While the cockpit itself is a masterpiece of carbon manufacturing, the out-front mount – which is made from injection-moulded plastic – simply isn’t.
It includes two length options and a myriad of inserts to fit all the major GPS units and a GoPro-style under-mount too.
However, when you’re dealing with a bike this expensive, I’d expect something more akin to HideMyBell’s carbon mount, or even Silca’s 3D-printed titanium unit.
Colnago also supplies a D-shaped carbon seatpost to suit the frame, which is topped off with a Foreword Scratch M5 saddle, though you only get the second-tier version with metal rails, rather than the range-topping carbon-railed version.
Colnago C68 Dura-Ace geometry
The Colnago C68 sees much more variation in head angle and other key geometry figures throughout its size range than most of its rivals.
Head tube angles start at 70.6 degrees on the smallest R420 up to 73.1 degrees on the largest R570. Seat angles also get slacker throughout the size range, starting at 75.5 degrees on the smallest, through to 73 degrees on the largest.
This is combined with a long and low ride position. My C68 in a size R550 – a close equivalent to a typical 58cm – comes with a reasonably low 593mm stack height and long 403mm reach.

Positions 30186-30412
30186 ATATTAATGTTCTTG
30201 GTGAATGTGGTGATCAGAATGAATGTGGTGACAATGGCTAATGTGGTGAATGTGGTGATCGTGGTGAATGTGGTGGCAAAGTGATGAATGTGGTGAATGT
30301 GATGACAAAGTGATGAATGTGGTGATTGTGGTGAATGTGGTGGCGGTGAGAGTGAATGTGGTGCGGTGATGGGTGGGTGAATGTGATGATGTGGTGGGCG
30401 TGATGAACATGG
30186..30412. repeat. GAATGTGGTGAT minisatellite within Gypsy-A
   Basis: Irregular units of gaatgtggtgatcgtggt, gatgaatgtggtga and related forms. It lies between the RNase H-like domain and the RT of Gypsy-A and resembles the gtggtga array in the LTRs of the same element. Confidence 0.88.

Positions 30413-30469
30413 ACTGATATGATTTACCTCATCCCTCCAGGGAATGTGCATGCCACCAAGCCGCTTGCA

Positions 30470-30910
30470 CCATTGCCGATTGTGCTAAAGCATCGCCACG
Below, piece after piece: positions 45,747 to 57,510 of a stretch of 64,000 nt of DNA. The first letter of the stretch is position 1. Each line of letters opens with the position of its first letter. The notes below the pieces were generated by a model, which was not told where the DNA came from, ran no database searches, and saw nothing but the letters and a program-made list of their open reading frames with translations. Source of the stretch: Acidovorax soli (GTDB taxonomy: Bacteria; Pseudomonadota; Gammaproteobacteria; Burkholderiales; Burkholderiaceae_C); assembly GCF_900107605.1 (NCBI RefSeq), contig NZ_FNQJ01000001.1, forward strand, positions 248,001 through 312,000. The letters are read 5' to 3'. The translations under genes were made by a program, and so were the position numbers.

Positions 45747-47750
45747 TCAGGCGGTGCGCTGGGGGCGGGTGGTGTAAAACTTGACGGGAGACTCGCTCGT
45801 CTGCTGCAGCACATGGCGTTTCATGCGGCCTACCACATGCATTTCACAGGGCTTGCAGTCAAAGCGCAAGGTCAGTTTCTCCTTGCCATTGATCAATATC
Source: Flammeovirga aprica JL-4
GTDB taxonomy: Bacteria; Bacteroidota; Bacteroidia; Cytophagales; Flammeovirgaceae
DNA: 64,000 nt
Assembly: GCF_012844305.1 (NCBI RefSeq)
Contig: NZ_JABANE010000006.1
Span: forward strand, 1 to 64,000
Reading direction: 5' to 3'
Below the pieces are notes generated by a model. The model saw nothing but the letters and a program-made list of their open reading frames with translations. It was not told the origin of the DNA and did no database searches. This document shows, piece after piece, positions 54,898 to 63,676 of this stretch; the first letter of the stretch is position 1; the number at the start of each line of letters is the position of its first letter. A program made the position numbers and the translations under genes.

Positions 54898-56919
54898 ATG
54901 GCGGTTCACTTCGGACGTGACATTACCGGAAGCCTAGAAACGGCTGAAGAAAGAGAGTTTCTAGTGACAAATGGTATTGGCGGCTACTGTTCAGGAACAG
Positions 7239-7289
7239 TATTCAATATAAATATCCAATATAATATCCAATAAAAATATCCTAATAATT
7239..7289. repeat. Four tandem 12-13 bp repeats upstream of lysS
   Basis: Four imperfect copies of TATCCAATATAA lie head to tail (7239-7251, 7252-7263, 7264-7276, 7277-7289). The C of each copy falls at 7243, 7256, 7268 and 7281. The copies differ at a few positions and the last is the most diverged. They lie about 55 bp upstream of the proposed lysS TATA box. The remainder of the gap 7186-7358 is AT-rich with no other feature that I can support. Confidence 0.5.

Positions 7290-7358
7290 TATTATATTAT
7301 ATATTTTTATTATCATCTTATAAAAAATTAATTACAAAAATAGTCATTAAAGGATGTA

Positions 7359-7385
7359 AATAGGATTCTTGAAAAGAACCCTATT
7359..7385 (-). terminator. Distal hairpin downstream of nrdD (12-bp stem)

The trail figure is also a couple of millimeters longer than most out-and-out race bikes at 61mm.
It’s a shape that’s very much that of a race bike, but one that’s not so extreme as to exclude riders unable to hold a pro-rider position all day.
Colnago C68 Dura-Ace ride impressions
In the not-too-distant past, I had been riding the Colnago V3 – the more affordable (in relative terms) version of Tadej Pogačar’s V3RS, and came away impressed.
The C68 feels somewhat familiar to that machine in the way it handles on the road, but every element is elevated to the highest levels.
The C68 is simply a magnificently handling bike.
All at once, it feels nimble yet flighty. Its stiffness, especially through the pedals, makes for a reactive ride that, when combined with its low weight and excellent wheels and tires, climbs with the very best.